“I grew up with Eddy.”

Prima Tappa

April 19, 2011

Eddy Merckx and Italo Zilioli come to London next week to help celebrate the launch of Maglia Rosa – triumph and tragedy at the Giro d’Italia by Rouleur regular Herbie Sykes. In this extract, Merckx wins his first stage in the Italian race. Look out, world…

Vincenzo Giacotto, the former manager of Carpano, called his old friend Nino Defilippis and told him to meet him on the road to Cervinia, at the foot of the Matterhorn. Charged by Faema, the coffee machine manufacturer, with building a new team after a four year hiatus from the sport, Giacotto was in need of a Giro winner. He had a hunch. It was the spring of 1967.

The formidable, precocious young Belgian, Eddy Merckx, already being touted as ‘the new Rik Van Looy’ for his extraordinary strength in the single day classics, was the hottest property in world cycling. Merckx, his contract with the French bicycle manufacturer Peugeot due to expire at the season’s end, had greatly impressed Giacotto with an outstanding performance at Paris – Nice. A former World amateur champion and already a big winner amongst the professionals, Merckx found himself paying his own expenses at Peugeot. He’d sought to renegotiate but no avail; the winner of Milan – Sanremo continued to buy his own tyres from the local bike shop.

He’d come today because he knew that Italian cycling was better paid, and because he was anxious to meet Giacotto, about whom he’d heard great things from the Belgians he’d managed at Carpano. Almost to a man they had said he was progressive, clever and honest, unusual qualities in the arcane, often grubby world of professional cycling. For his part Giacotto had gotten it into his head that if he could get the youngster to, as he put it, ‘think Italian’, he could challenge Gimondi, considered now the world’s best cyclist, at the Giro.

Defilippis, twice maglia tricolore and formerly Giacotto’s Captain on the road at Carpano, agreed to meet his old boss, though in truth he’d pretty well lost interest in cycling since his retirement. What he saw as Merckx powered his way up the mountain, though, had him agog at his untapped climbing brilliance, and would re-ignite his interest in racing. More immediately though it had him, and Giacotto, scratching about under their car seats, desperate to have Merckx sign something which might constitute, in some way, a pre-contract. The back of a cigarette packet, anything…

Keen to impress his would-be employers, Merckx performed expertly at his first grand tour, the 1967 Giro. When Zilioli attacked on the big mountain stage to Block Haus, he confounded expectation by first following and then dropping him to claim his first Giro stage win. The Gazzetta opined that ‘…our climbers were embarrassed by a Belgian sprinter.’ They, and their scalatori, need get used to the idea. Merckx won again two days later, this time a bunch gallop at the seaside, and would finish ninth on general classification without apparently giving it much thought. In so doing he seemed to confirm Giacotto’s perspicacity. That he possessed bludgeoning strength, a prerequisite for winning the classics, had never been at issue, but he was a tremendous, bullying climber as well, and could time trial with the best. Here indeed was a potential Giro contender.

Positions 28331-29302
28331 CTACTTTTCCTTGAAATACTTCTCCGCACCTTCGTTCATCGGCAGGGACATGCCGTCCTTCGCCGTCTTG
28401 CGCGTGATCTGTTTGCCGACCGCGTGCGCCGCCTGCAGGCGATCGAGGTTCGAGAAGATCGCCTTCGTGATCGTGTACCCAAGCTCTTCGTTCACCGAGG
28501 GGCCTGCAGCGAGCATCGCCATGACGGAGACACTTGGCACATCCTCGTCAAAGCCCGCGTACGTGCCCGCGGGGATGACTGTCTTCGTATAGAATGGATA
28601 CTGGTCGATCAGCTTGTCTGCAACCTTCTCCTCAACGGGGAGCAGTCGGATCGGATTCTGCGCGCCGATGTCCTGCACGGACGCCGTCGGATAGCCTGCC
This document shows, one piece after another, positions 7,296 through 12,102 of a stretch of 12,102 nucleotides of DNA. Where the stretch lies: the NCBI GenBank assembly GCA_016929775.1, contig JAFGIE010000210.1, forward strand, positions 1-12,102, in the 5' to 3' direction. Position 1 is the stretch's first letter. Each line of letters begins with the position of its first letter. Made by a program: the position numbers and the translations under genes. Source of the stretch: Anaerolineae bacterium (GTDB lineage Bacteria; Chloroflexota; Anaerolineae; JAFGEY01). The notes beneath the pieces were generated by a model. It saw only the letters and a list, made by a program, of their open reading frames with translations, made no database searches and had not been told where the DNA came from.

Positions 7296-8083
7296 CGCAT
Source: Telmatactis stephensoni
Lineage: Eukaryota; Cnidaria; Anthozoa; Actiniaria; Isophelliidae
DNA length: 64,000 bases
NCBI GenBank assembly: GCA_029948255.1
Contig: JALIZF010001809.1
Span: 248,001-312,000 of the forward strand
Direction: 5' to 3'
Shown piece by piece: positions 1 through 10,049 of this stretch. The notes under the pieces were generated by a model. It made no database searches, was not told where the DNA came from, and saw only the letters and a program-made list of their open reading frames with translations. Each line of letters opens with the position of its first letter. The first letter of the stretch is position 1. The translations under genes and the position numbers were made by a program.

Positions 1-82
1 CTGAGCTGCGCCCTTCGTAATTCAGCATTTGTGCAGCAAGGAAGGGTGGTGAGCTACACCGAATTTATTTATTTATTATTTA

On Friday 2 September 1967 Edouard Louis Joseph Merckx signed, for 400,000 Belgium Francs a year, a three year contract with Faema; it represented an increase in salary of over 300 per cent. The following day, across the Dutch border at Harleen, he celebrated. In outsprinting the local favourite, Jan Janssen, he become only the second man in history to claim both amateur and professional versions of the world title. Thus, by the time he arrived at Faema’s winter training camp on the Ligurian coast, 22-year-old Merckx had won not only the great Ardennes classic Flêche – Wallonne and Milan – Sanremo (twice), but had handed Giacotto, on a plate, the rainbow jersey of the World champion. It had been a decent day’s work at Cervinia…

Merckx made for the partenza of the Giro with an impressive Spring campaign under his belt. As the peloton barrelled towards the finish of stage one, beneath the Novara’s giant Basilica of San Gaudenzio, the sprinters had themselves in position, entirely as forecast in view of the flatness of the percorso. Two kilometres from the line, however, Merckx bolted, and held off the lot of them to win by six seconds. His was an extraordinary feat of speed and strength, but categorically not the action of a rider intent on winning a three week stage race. Guido Reybrouck, Faema’s designated sprinter, was aghast, Pifferi, Basso and the rest of the Giro’s velocisti humiliated. For his part a delighted Eddy Merckx, the new maglia rosa of the Tour of Italy, didn’t really understand what all the fuss was about. Vincenzo Giacotto simply shrugged his shoulders; this Merckx was something, wasn’t he?

Merckx’ show of force had the media speculating, quite reasonably, that he was at the Giro in search of stage wins, and to a degree they were right. There had been a stage to win, he had won it, and now there were another 21 to try to win before the Giro finished. The next day he went out and won again, this time in the mountains of Aosta. As he made his way towards the podium Merckx was grabbed by a TV reporter from RAI;

‘Bravo Eddy, did you always have it in mind to go for the win today?’

‘Why do you ask me that? Why do you think I’m here? To watch the others win?’